Muslim students at the University of Connecticut have received violent threats over the Israel-Gaza war and are pushing for protection. At a news conference on Thursday, a former leader of a pro-Palestine campus group played a voicemail she received which included a racial slur. The university's Muslim Student Association said it received an email mocking dead Palestinians, as well. The messages were reported to campus and state police and the FBI. The University of Connecticut, also known as UConn, "unequivocally condemns Islamophobia, just as it condemns antisemitism and all forms of hatred", a school spokesperson said. Lena Maarouf said she graduated from UConn in 2022 but her phone number was still listed on the website for a group that she formerly led, Students for Justice in Palestine. The man who left the voicemail message called her a "terrorist", used a racial slur and said: "I can't wait to see you dead." The call came from an Oklahoma area code, and the threatening email came from a Yahoo email domain, the students said. "The Muslim community does not feel supported, the Palestinian community does not feel supported," Ms Maarouf said during the news conference on the UConn campus in Storrs, Connecticut. "UConn needs to step up." read the complete article

Fla. Man Allegedly Tore off Postal Worker's Hijab and Punched Her — He Is Now Charged with a Hate Crime

A Florida man is facing hate crime charges for allegedly ripping off a postal worker’s hijab, physically assaulting her and making a hand motion to indicate shooting at her, according to multiple reports. Jail records show Kenneth Jerome Pinkney was arrested on Oct. 24, the day of the alleged incident. Pinkney, 47, was on his bike as he passed by the United States Postal Service employee and “made his hand into the shape of a firearm, and made a shooting gesture,” then called her insulting names and told her to "go back to her country," according to an arrest affidavit obtained by Local 10 and CNN. He is facing one count of battery and two counts of “felony evidence prejudice,” court records show. The woman, who has not been publicly identified, initially tried to laugh it off when Pinkney made the shooting motion, according to Local 10, CNN and NBC Miami. He then got close to her and punched and slapped her in the face, which caused her to bleed from her mouth. read the complete article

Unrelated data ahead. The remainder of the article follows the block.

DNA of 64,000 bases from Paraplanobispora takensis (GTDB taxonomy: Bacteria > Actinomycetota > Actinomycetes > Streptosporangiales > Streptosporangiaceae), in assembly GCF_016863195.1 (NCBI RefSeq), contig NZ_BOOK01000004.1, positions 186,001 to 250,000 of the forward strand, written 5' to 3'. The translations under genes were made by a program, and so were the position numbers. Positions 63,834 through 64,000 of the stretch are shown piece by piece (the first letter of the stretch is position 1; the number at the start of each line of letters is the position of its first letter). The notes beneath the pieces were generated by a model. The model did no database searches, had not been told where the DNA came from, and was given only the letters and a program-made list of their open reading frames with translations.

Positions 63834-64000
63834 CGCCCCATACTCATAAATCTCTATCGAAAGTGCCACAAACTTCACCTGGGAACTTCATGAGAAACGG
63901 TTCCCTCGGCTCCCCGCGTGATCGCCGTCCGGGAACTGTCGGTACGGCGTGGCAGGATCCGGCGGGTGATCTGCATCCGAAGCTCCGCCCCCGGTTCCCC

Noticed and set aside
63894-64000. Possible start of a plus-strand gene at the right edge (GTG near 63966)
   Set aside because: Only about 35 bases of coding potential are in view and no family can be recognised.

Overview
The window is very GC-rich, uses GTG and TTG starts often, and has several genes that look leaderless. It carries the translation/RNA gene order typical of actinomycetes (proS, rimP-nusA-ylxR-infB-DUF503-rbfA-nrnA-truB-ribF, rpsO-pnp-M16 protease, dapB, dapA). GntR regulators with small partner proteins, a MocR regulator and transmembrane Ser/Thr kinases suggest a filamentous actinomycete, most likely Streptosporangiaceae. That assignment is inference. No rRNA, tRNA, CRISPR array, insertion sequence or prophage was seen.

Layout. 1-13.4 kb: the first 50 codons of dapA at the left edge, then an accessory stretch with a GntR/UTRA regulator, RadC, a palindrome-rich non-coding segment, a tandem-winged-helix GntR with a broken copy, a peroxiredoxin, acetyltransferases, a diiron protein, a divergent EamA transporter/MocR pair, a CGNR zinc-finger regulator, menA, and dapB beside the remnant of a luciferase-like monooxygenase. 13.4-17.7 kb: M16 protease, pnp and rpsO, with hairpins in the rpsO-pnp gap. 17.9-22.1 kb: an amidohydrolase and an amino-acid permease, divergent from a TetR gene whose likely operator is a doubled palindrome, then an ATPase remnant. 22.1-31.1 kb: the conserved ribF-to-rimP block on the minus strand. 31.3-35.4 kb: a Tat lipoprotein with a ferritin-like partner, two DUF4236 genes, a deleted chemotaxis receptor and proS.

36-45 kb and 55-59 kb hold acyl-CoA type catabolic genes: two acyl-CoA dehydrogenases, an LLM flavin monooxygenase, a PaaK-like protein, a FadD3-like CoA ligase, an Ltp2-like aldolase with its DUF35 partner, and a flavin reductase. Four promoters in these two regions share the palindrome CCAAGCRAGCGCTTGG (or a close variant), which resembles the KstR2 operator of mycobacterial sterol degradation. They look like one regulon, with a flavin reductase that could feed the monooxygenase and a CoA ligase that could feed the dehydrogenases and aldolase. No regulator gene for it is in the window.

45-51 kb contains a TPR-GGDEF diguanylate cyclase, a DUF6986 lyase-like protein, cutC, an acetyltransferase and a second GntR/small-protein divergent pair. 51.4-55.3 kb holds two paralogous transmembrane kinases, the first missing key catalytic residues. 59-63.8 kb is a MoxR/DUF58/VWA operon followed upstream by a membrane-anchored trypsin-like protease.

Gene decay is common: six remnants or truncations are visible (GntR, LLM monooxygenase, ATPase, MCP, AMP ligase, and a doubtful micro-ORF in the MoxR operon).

White House knocks Ron DeSantis over “so-called Islamophobia” remark at GOP debate

As President Joe Biden seeks to reassure Muslim American voters amid the Israel-Hamas war, the White House knocked Florida Gov. Ron DeSantis for downplaying what he called "so-called Islamophobia" at the GOP presidential debate Wednesday night. “In what is a heartbreaking crisis, violence and hateful rhetoric against Muslims and Arab Americans and Sikhs is spiking across our country," White House spokesperson Andrew Bates said Thursday in a statement to NBC News. "President Biden believes we have an urgent duty to come together as Americans and stand against every form of hate. It is not leadership to denigrate the very real pain that Islamophobia is causing; it is cynical and cruel. Nor is it leadership to spread the dangerous pretense that fighting against one kind of hate somehow subtracts from fighting another; that is only a sign of a desperate need for self-reflection." In the debate, DeSantis and some of the other Republican candidates said the government should focus on combatting anti-semitism, not Islamophobia. read the complete article


How Modi's BJP seeks Muslim vote in India's 2024 election

Nafis Ansari, a school principal who is Muslim, was enlisted this year by the ruling Hindu nationalist Bharatiya Janata Party (BJP) as a "Modi Mitr", or friend of Indian Prime Minister Narendra Modi. The resident of the central state of Madhya Pradesh promotes the party to neighbours and relatives at events such as weddings and tea sessions at friends' homes. He speaks about how the BJP's welfare policies benefit all communities, and talks up India's status as a rising global power under Modi. Ansari is one of more than 25,000 Muslims who is volunteering to help Modi win a third term in elections due by May, BJP officials told Reuters. The party looks for community leaders like educators, entrepreneurs, clerics and retired government employees willing to "objectively" assess Modi, said Jamal Siddiqui, head of the BJP's minorities unit. Specifics of the BJP's Muslim outreach strategy, such as the messaging it is using to target voters in these seats, have not been previously reported. The campaign is part of a larger push to woo India's 200 million Muslims, with whom the BJP and Modi have a long and fraught history. Muslims and rights groups allege some BJP members and affiliates have promoted anti-Islamic hate speech and violent vigilantism, targeted non-profits run by other religions with regulatory action, and demolished Muslim-owned properties. read the complete article